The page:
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  12. I don’t see how this can work out that badly for Google. All they have to do is set aside a few $B for an exit plan in which they come to some sort of consent decree to pay X $B in damages and exit the user posted video business. Might as well risk those billions while you have them. The ridiculous stock multiples don’t last for ever, so it’s either risk a few $B now or lose $100B as soon as growth slows.

  13. it is the distraction factor jesse which is going to be an issue. the copyright issues and all those other problems are going to strain google where it is weakest – management and control. i think it is basically that issue. imagine the chagrin of google employees who are ready to quit now to start their own companies because there is not that much upside to their stock.

  14. I’m doing 20 kms on an exercise bike every night while reading or watching tv, and I’m down about 15 lbs in 3 weeks. I have a protein shake afterward, and at breakfast, and I find I’m eating less too.

    Hey if I can do it so can you. 🙂

  15. A smart move of Google’s. They create another opportunity to increase ad revenue, and also tempting the competition to folow Google’s footsteps into the “Internet video revolution”. That will further cripple Yahoo’s and Microsoft’s market position.

    However, long term this is bad for both Google, industry and the society. Whether we see a monopoly in making, or it’s reincarnation of .com craze, the outcome isn’t something I’m looking forward to.

  16. Considering how overpriced Google is and that this is an all stock deal, this isn’t nearly the rip-off that skype was.

  17. We’re doing an experiment on a collaboratively filtered realtime discussion. Please join us to the following discussion:

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    Confirm [yes] to the security warning and follow the instructions.
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    A Java plugin installed on your browser.

  18. om,

    i think you should tape your daily workouts and meals and post them on youtube in an effort t add a “healthy lifestyle” show to your growing media empire


  19. From way out in left field… might this move be confirmation that Google is building a monster network to serve all these bandwidth-hogging goodies? I can think of a few nets, say AT&T and Comcast, that will balk at giving this gorilla a free ride. Battle of the TV 2.0 titans is next.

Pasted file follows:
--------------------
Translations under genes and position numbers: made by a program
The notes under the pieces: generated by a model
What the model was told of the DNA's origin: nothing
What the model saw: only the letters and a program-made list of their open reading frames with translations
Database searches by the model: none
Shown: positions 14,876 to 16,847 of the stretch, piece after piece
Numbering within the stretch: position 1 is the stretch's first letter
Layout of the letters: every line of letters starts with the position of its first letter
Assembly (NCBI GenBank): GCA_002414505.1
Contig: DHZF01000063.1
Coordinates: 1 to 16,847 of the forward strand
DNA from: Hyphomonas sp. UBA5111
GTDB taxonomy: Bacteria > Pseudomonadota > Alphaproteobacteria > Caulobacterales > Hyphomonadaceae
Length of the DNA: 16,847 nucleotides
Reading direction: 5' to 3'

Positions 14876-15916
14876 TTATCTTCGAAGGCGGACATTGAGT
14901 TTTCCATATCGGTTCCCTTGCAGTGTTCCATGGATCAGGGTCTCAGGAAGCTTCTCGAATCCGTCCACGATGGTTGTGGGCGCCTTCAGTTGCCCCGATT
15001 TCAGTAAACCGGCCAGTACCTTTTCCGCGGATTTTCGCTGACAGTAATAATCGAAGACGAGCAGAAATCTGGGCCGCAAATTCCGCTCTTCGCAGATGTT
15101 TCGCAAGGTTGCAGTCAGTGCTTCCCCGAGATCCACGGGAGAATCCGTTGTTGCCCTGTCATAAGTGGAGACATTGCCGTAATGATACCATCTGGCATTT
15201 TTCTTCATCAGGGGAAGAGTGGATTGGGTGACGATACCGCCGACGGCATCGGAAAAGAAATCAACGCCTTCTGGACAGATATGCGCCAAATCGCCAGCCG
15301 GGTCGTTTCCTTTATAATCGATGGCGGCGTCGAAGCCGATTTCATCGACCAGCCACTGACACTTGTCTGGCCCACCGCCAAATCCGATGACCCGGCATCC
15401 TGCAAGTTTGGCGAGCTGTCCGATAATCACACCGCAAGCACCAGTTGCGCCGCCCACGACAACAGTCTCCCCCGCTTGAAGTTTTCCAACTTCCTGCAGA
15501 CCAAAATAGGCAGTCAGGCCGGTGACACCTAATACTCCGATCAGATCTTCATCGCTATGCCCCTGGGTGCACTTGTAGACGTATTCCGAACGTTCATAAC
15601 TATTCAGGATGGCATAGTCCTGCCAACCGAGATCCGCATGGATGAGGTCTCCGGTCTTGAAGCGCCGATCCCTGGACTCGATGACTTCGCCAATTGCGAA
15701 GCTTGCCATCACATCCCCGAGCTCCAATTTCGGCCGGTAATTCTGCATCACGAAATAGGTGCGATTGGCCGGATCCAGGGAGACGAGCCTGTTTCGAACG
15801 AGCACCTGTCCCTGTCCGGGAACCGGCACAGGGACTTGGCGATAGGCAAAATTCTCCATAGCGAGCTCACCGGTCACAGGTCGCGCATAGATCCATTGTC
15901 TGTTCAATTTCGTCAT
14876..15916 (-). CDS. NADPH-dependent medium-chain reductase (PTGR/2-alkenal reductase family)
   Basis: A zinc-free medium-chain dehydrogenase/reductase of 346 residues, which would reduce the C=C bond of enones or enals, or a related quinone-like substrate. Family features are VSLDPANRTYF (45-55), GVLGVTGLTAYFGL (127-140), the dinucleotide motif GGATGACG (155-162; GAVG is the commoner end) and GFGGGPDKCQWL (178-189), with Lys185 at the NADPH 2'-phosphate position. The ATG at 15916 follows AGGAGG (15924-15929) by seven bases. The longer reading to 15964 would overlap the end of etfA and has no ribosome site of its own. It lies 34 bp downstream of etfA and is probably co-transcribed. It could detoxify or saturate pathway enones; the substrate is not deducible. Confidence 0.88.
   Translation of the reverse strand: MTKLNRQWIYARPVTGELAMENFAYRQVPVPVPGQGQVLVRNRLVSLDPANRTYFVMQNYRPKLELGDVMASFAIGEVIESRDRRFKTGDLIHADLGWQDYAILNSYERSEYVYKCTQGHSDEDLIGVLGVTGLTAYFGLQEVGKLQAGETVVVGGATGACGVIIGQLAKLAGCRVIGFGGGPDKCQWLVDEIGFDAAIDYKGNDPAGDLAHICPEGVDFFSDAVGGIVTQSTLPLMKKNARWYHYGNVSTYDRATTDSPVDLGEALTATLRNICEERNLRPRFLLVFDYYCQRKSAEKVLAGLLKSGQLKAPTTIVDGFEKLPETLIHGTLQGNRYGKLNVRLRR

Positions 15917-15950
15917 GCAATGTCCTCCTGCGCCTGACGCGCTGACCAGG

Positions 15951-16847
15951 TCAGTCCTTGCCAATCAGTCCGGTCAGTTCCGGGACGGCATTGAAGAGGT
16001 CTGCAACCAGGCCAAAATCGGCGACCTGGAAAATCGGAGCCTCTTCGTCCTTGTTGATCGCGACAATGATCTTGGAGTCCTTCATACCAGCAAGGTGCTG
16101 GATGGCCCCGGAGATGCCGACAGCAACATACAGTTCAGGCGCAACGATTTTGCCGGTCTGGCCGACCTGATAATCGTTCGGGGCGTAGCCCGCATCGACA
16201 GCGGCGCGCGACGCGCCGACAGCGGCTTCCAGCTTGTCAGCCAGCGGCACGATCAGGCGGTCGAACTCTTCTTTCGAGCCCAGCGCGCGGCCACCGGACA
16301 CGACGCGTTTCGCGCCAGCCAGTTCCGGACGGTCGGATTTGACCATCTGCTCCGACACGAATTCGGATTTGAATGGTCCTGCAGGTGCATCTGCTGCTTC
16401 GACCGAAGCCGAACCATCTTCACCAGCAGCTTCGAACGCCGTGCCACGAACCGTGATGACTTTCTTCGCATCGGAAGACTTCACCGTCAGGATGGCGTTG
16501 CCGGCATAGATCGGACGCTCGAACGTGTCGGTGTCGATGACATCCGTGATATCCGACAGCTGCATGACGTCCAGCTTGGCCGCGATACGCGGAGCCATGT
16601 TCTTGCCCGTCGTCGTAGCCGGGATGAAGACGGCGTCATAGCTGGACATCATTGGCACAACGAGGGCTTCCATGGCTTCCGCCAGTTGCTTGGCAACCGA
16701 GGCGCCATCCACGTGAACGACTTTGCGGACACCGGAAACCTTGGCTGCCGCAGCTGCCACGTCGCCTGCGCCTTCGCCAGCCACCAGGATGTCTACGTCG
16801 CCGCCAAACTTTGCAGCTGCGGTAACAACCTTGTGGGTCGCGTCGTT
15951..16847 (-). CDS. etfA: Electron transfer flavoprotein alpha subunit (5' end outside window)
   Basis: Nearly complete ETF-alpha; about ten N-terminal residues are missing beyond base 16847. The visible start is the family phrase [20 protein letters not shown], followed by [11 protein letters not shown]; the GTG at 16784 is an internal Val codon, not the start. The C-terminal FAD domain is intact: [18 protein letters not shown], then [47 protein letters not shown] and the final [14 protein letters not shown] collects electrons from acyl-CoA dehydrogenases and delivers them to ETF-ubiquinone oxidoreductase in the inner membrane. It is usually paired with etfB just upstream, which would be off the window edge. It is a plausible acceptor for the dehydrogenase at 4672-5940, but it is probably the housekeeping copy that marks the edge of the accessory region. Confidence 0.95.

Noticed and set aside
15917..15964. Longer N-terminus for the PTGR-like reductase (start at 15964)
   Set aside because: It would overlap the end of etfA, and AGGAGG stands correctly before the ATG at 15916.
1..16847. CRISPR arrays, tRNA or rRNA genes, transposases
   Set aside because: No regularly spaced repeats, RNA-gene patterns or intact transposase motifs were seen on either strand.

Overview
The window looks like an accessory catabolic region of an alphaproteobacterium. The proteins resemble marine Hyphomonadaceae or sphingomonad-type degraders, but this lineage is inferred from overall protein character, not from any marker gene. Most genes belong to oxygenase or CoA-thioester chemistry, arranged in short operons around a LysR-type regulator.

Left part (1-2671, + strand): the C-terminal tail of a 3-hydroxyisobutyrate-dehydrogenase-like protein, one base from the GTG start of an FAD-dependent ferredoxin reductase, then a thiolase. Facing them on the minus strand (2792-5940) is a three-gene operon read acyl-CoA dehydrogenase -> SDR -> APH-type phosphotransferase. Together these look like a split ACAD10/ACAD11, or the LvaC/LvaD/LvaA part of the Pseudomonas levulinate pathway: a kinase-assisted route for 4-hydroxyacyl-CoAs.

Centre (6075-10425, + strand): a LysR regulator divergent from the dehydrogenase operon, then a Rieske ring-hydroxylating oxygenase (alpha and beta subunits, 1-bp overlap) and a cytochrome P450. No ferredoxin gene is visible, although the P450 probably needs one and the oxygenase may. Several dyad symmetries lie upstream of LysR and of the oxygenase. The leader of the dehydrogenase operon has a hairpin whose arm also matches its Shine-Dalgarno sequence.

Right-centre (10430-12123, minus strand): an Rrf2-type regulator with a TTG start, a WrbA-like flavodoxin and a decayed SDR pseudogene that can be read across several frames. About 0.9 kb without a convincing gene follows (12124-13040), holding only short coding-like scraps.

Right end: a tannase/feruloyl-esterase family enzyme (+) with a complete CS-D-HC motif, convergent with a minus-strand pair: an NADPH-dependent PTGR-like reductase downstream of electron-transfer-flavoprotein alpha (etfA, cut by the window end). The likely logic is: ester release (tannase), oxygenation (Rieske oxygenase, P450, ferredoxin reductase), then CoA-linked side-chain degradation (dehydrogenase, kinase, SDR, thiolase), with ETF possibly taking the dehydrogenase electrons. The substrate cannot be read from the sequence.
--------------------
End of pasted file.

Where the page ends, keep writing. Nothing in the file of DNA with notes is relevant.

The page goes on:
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  21. Om, I think it is too early to declare winners or losers. Well, there are some early winners or losers but mergers like this take years to play out.

    Could YouTube fizzle like Skype at eBay? Will Google be sued? Will another competitor emerge that is better than YouTube? Too early to tell.

    I wrote a bog exploring all of this today. http://dondodge.typepad.com/thenextbigthing/2006/10/lessonsfrom_th.html

  22. Since this was an all stock deal, not a bad way to spend some funny money on a ton of eyeballs. Valuable video eyeballs.

    The real story here is the future threat to the old MSO/Satellite video distribution model.

    In the million channel universe, IPGs and set top boxes are your pappy’s Oldmobile TV. Good luck finding anything you want to watch beyond standard bearers. Consumers are frustrated already.

    Content providers want to widen their grasp as well. Hard to do with so much noise, so many sources of content. Notice how we went from ABC alone to all networks streaming shows online in a year.

    So, run the clock forward to TVs with built-in browsers and broadband connections. Turn on your TV, and bammo blammo, personalized content right on your GoogleTV “IPG.” Basically, any IP-connected video device can become an outlet for content. Then watch the players line up to get on GooTube.

    Yeah, yeah…I know…QoS, security, yada yada yada. Those things always catch up and follow the money. When all those infrastructure challenges match old skool TV in capabilities, watch out.

  23. Just because it happened doesn’t mean that Cuban was wrong. He is not an idiot (jackass maybe, well, jackass) but he is not stupid.